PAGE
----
It's all becoming clear now - Hudson is determined to kill its highly recognizable Bomberman license. Bomberman Wars is yet another rushed-out-the-door dud in Hudson's recent barrage of Bomberman spin-off titles.
Bomberland was a peaceful place, and the happy Bombermen lived their lives without fear. This is, until the Dark Bomber and his four elemental Bombers possessed the king and began terrorizing the land. As one might expect, it's up to the Bomberhero to lead a brave squad of Bomberfighters against this generic evil and free the land from his dark grasp. Obviously, Bomberman Wars isn't big on story. As a result, the game is largely devoid of text and explains anything story-esque with speechless CG cinemas, a great combination for importers.
Bomberman Wars' gameplay is an odd mixture of Final Fantasy Tactics and Bomberman, a combination that could have conceivably worked in another game. You build a team of up to five fighters from 12 generic RPG character classes and duke it out. Each class has two stats, movement and bombing distance. A witch, for example, can only move one unit but can teleport a bomb up to three units away. Unlike Final Fantasy Tactics, character movement is rather limited as you cannot move diagonally. Unless a power-up dictates otherwise, bombs will detonate after five turns. As one might expect, bombs will destroy bits of terrain as well, usually revealing power-ups. Power-ups are readily available during battle or at the store and come in all flavors, from movement-reducing shoes to dragons. You can go through the game's lengthy story mode or battle head-to-head with a friend.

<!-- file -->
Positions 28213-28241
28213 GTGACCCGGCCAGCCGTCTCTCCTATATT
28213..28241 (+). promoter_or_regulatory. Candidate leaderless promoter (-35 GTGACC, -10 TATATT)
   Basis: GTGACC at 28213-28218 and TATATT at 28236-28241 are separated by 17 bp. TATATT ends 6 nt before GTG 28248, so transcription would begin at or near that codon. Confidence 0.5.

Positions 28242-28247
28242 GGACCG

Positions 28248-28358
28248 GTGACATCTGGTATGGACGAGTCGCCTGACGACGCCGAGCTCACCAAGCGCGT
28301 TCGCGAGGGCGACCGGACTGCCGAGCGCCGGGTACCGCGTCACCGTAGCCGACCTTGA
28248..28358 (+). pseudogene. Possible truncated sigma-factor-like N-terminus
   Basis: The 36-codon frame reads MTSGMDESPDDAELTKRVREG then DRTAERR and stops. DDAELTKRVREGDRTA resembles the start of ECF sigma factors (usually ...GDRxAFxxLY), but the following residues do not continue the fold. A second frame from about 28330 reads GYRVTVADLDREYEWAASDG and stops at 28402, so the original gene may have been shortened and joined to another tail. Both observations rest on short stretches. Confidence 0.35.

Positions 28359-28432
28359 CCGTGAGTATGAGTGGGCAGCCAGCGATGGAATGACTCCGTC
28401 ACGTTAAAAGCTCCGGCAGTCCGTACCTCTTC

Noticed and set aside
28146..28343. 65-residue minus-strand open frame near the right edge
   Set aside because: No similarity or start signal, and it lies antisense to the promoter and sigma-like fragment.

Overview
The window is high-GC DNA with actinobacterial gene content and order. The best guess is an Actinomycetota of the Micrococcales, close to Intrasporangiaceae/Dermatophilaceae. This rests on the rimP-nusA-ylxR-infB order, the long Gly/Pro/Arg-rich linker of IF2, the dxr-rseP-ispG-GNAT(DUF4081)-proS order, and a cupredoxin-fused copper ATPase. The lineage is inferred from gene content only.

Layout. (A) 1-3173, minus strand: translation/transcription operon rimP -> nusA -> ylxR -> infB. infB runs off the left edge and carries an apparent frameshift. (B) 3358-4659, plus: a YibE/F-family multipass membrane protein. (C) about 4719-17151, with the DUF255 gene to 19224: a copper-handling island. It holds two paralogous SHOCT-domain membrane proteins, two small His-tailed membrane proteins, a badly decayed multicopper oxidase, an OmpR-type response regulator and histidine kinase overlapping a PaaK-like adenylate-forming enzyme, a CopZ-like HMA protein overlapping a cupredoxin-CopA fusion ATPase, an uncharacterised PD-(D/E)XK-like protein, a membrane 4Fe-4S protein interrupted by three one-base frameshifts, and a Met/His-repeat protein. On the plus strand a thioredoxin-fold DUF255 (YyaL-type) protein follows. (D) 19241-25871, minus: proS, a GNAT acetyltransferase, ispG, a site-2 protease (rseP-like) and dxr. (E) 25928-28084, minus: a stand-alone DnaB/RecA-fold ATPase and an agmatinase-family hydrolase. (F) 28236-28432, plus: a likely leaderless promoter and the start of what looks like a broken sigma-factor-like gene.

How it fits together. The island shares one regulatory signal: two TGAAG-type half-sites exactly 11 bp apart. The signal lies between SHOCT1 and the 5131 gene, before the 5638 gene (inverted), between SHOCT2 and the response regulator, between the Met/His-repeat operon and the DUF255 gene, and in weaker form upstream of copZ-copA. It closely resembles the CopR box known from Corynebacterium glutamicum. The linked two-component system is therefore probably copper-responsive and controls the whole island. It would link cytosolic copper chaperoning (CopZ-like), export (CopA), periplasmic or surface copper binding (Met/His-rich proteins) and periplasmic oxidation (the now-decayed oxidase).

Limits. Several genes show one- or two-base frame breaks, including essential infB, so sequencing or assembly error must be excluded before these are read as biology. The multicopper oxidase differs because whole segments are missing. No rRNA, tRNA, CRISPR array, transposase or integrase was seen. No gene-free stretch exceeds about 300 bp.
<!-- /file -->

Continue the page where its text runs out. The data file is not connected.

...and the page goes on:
The basic concept doesn't sound too bad on paper, which is probably how the game was approved in the first place. However, Bomberman Wars is as slow and soporific as games come in just about every way. Battles drag on seemingly forever. Like Bomberman Hero, you can't help but wonder why Hudson opted to put a multiplayer mode into Bomberman Wars, as these battles are as boring as the rest of the game, completely lacking the frenetic pace that made Bomberman a multiplayer classic in the first place. In addition to the sloth-like gameplay and lack of story, the game's aesthetics are nothing to get excited over, either. Graphically, Bomberman Wars is fueled by the most basic of 2D pre-rendered isometric graphics. Spell effects and the like are clunky, token uses of the PlayStation's transparency effects. Bomberman Wars' sound is equally uninspired, giving you only the most generic of cutesy medieval music and atypically boring sound effects for a Bomberman game.
Had Bomberman Wars received a little more attention and a little less marketing rush, there's a good chance that it could have been a solid title.